End of Day Update:
Stocks rebounded following early weakness and are within a dozen points of all-time highs. Bears have a million reasons prices should collapse, but the market doesn’t care. That leaves us with only two possibilities, either bears are wrong, or the market is.
Since people love to argue with the market, I’ll start with reasons why it could be wrong. Independent markets are surprisingly efficient even if the participants are irrational. When traders arrive at their opinions independently, one irrational bull is canceled out by an equally irrational bear, leaving us with an astonishingly accurate mid-point. But the key is independent. The system breaks down when groupthink creeps in and skews the results one way or the other. Bubbles are perfect examples of self-reinforcing groupthink on one end of the spectrum. This is the classic, “Their logic seems suspicious, but they’re making money so I’ll follow them anyway.” When enough people suspend their disbelief, we lose independence and the validity of the underlying price.
On the other side, how could bears be wrong? What if instead of evil “market manipulation”, a poor understanding of how markets work is causing bears to lose money? What if the market already fully factored in all of their criticisms and this is the price it arrived at because of, not in spite of, these flaws. Maybe we would be higher without these looming structural problems. Many of these criticisms are recycled headlines that have been around for months, if not years. As a general rule of thumb, if average traders are talking about it, then we can safely ignore it.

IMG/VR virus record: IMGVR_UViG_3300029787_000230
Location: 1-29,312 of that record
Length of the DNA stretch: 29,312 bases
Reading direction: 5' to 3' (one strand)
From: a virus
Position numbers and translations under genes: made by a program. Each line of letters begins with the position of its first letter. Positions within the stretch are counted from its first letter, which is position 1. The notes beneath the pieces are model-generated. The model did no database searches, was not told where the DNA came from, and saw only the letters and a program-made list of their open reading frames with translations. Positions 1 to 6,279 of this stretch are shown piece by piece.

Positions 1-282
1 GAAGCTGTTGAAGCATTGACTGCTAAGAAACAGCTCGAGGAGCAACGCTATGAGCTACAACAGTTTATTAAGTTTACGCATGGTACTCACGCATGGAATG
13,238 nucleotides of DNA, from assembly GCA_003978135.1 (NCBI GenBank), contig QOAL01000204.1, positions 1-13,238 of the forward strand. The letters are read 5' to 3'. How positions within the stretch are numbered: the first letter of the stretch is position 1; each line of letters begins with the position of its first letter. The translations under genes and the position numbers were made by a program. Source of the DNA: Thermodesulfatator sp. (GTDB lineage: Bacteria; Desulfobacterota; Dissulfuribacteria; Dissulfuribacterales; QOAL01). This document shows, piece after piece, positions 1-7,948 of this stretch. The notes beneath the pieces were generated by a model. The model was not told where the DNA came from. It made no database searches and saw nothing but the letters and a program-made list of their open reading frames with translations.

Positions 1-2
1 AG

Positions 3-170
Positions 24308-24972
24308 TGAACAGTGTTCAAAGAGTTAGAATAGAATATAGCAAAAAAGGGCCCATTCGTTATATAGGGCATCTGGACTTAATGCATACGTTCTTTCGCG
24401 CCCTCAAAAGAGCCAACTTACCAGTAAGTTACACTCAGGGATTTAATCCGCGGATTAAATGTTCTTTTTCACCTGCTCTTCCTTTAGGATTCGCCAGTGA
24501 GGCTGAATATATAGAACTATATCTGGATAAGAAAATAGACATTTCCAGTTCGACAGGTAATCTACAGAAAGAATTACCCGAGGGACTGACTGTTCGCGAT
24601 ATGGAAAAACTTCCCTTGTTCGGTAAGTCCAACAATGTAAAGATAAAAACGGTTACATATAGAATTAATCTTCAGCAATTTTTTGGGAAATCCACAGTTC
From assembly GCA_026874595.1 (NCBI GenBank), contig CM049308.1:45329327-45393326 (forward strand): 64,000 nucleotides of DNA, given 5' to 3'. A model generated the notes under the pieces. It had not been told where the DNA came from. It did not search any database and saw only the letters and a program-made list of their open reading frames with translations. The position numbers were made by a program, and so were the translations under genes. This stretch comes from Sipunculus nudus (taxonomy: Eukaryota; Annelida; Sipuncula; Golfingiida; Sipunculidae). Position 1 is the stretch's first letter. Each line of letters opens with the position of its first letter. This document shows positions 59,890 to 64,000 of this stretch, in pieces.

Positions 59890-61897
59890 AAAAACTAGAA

So which side is right? Why not both? In the market, being right isn’t good enough. In fact, the only thing that matters is timing. Having done this for long enough, I’d gladly take good timing over being right every day of the week. And so back to the question, most likely both sides are right, but over different timeframes. Bulls will continue being right in the near-term since prices are defying the skeptics. But over the longer-term, nervous traders will forget their fear as they see everyone on the other side making money. Once groupthink is the norm instead of the exception, then we will be ready for the next material correction.
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Jani Ziedins (pronounced Ya-nee) is a full-time investor and financial analyst that has successfully traded stocks and options for nearly three decades. He has an undergraduate engineering degree from the Colorado School of Mines and two graduate business degrees from the University of Colorado Denver. His prior professional experience includes engineering at Fortune 500 companies, small business consulting, and managing investment real estate. He is now fortunate enough to trade full-time from home, affording him the luxury of spending extra time with his wife and two children.